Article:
But Lesser’s omission is very meaningful here: that she does not notice suggests that to her these characters appear… normal— not Russian (“over there”) but — at home, i.e. that they are similar enough to people she knows — Americans and Britishers and so forth. Which seems odd because I don’t know many such people either among the Anglos or — any race. But perhaps I do not know such people because a) I am careful to avoid such people once I have formed a suspicion about their character (i.e. I not giving them a chance to (dis)prove themselves); and b) I am willing to not notice minor signs of mental disturbance in people I know slightly but am not obliged to learn better (i.e. I lipstick the pig). I happily assume the race is better than it really is as a kind of… willful self-deception.
While in fact, Lesser confirms by silence, things are very bad indeed and Dostoevski tells it like it is. Lesser’s acceptance of Dostoevski’s heroes as ordinary men allows me to understand better the real reason why I have chosen to live unnoticed, in internal exile, away from men.
It also explains why the lessons of Civics 101 would be so eagerly embraced and chivalry so openly ridiculed. Every Dostoevskian person will be relieved to be given a reason (“evil immoral past”) to refuse a moral code which demands of him or her to be what s/he can never be. If Dostoevski’s right, than the code of chivalry can be expected to have a lot of natural enemies.
It’s no accident The Idiot contains many references to Don Quixote.
“In Trevor-Roper’s view, the witch hunts of the 16th and 17th centuries were part of the reaction against growing doctrinal pluralism, and were ultimately traced back to the conflict between the rational worldview of such thinkers as Desiderius Erasmus and other humanists and the spiritual values of the Reformation.”
History was an art, insisted Hugh Trevor-Roper, but even he was not free of the historian’s occasional ambition to be a “scientist”: in his The European Witch-craze of the Sixteenth and Seventeenth Centuries Trevor-Roper proposed a kind of thermodynamic theory of witch hunts: as the social pressure rises, things begin to boil (you know: p = tv etc.). Presumably it follows that the wearing off of the witch hunts would serve as a gauge of some kind of lowering in the “social pressure” — the “social pressure” in question remaining undefined. But both the rise and the wearing off of witch hunts had direct causes minutely and clearly described in Roper’s essay, which — though wholly unnoticed by its author — are so obvious as not to require any special theoretical apparatus such as “social pressure”.
If you wish to stick with the scientific ambition, you could say that instead of the (very vague) thermodynamic model, an epidemiological model is called for: the witch-hunting meme is like any other virus in his native environment: it is a disease vector which under normal circumstances is under control — lies dormant in harmless fairy tales and, in our own times, TV mini-series — but give it a chance and it begins to replicate geometrically causing a break out of the disease. Why it should break out so easily is not hard to understand: we are wired by nature to suspect that some people within our midst are secretly conspiring against our interests because in fact this is the case — think of the most obvious (and supposedly “harmless”) examples: brewers secretly manoeuvre to corner the beer market, doctors the prescribing of medicines, etc.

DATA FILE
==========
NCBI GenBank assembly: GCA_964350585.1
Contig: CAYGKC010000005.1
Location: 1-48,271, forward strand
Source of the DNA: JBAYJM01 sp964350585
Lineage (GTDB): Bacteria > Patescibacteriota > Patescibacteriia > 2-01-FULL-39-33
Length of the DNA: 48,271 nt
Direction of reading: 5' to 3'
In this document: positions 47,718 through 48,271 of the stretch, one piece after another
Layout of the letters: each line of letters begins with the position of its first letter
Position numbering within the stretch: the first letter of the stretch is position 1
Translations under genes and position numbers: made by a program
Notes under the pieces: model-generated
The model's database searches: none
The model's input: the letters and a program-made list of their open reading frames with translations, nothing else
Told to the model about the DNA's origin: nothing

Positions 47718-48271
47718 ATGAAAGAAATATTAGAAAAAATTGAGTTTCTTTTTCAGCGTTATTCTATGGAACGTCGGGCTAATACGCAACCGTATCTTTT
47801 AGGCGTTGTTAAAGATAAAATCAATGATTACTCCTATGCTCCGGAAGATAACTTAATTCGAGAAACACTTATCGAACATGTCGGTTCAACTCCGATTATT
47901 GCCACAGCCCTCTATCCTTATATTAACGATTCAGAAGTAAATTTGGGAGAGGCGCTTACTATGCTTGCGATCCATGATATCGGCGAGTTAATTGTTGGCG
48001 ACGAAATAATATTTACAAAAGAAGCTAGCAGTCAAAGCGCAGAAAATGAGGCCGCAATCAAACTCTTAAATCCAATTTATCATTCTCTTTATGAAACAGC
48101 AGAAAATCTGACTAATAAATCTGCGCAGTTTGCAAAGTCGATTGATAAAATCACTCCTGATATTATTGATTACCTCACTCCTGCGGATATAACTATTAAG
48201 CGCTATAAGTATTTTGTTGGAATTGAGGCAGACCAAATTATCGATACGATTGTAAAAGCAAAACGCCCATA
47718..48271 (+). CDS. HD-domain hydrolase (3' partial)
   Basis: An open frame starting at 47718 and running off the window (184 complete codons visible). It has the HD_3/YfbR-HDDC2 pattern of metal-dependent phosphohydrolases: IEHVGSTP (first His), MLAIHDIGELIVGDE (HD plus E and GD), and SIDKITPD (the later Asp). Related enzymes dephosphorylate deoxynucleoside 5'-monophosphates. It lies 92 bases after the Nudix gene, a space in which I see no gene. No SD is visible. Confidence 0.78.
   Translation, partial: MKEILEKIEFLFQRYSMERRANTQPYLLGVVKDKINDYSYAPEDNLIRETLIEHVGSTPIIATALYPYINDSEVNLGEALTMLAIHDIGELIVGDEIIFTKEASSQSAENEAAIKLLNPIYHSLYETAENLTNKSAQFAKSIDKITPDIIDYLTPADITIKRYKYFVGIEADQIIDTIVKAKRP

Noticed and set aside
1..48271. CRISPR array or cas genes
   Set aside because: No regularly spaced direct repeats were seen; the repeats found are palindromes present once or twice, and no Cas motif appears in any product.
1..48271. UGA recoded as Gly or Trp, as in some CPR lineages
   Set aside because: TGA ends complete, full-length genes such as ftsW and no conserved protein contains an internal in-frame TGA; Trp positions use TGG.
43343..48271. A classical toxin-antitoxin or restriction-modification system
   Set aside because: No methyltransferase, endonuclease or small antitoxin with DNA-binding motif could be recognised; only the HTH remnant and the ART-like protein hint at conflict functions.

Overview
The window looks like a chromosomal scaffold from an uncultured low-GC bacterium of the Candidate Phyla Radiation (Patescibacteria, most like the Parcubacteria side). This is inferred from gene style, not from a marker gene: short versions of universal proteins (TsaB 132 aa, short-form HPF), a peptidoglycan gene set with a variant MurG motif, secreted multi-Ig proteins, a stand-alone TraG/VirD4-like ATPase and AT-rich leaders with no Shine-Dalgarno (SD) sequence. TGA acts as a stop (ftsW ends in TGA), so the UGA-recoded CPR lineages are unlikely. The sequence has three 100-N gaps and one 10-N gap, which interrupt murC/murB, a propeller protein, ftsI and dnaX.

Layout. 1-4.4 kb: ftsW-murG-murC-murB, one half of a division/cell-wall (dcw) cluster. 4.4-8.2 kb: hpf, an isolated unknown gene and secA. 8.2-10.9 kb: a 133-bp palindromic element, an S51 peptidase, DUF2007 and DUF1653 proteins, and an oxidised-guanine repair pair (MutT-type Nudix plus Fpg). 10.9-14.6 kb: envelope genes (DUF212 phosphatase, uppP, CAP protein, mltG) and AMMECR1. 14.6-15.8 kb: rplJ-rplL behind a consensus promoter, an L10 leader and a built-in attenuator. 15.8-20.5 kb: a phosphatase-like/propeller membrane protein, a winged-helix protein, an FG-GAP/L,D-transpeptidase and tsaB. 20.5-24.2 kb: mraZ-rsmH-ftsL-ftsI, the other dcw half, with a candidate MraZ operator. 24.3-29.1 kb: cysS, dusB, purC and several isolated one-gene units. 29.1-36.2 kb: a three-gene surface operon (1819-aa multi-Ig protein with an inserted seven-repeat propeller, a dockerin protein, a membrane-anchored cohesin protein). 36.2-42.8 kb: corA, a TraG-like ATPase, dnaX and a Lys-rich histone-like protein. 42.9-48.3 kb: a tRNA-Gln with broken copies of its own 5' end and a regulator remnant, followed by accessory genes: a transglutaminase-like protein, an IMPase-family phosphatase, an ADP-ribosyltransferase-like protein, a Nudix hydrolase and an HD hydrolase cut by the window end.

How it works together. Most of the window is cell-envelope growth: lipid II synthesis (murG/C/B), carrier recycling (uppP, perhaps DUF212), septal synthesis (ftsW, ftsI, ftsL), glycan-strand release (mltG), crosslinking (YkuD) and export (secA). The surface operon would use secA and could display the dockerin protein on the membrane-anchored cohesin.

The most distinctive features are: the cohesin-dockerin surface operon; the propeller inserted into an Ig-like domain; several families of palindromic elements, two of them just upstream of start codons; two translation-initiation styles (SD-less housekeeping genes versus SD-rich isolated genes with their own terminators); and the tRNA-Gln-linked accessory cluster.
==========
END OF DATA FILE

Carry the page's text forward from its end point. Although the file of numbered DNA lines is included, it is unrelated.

But better yet — and far simpler — is the economic model. As any accountant will tell you: when you wish to understand something, follow the money. In the 17th century, the witch hunting meme began to replicate suddenly when some enterprising genius — acting in his best understood self-interest — discovered that it could be used to achieve money and status. Trevor-Roper describes the way in which witch hunters — all self-made, self-proclaimed men — made money and gained social status, chiefly by blackmailing and extortion (though also to some extent by rewards of property seized from their victims) — he even describes the public displays of wealth by their wives, but — perhaps historians by their nature are blind to the profit motive — he fails to see money as the driving force of the phenomenon. He can’t imagine that the witch hunters were pursuing profit and proposes that they were merely responding to some kind of “social pressure”.
Likewise, he describes how the field soon became crowded with many practitioners competing for the business and how eventually they turned on each other. (This was another brilliant exploitation of the meme: how come this witch hunter know so much about witches? perhaps he himself has secret dealings with the devil?). When witch hunters themselves began to burn at the stake, the business became too dangerous and quickly emptied of volunteers. (Perhaps they moved on to promote penny stocks).
If you look at every other witch hunting phenomenon — from Roman persecutions of Christians, to Moor hunting in Iberia, to Jewish ritual murder cases, to McCarthyism — they all follow the same structure: someone discovers a “secret plot” scheme which he can exploit to his advantage; soon others get on his bandwagon and the thing becomes a huge money- (and tragedy-) maker; eventually the field becomes overcrowded, the entrepreneurs turn on each other and — the phenomenon dies out.
Viewed in this light, civilization — “progress” — is really a kind of arms race between human inventiveness on the one hand (people inventing ever new ways to exploit ugly aspects of human nature for personal profit) and human inventiveness on the other — the commonwealth trying to adopt ever new rules to prevent the same bad habits from wreaking havoc. (Er… Hobbes?)
The really interesting thing about this phenomenon is that none of the successful witch hunts has ever sported a meme about money: in other words, there has never been a witch hunt against monopolistic connivings of drug companies, for instance. It is always about some weird and disgusting thing: people stealing babies to drink their blood, etc. Why? I think the explanation is that the entrepreneurs who drive the witch hunts go out of their way to hide their true motive. Therefore the theory of the “evil them” cannot involve money. In the words of Borges: “What is the single word prohibited in a riddle about chess? Chess.”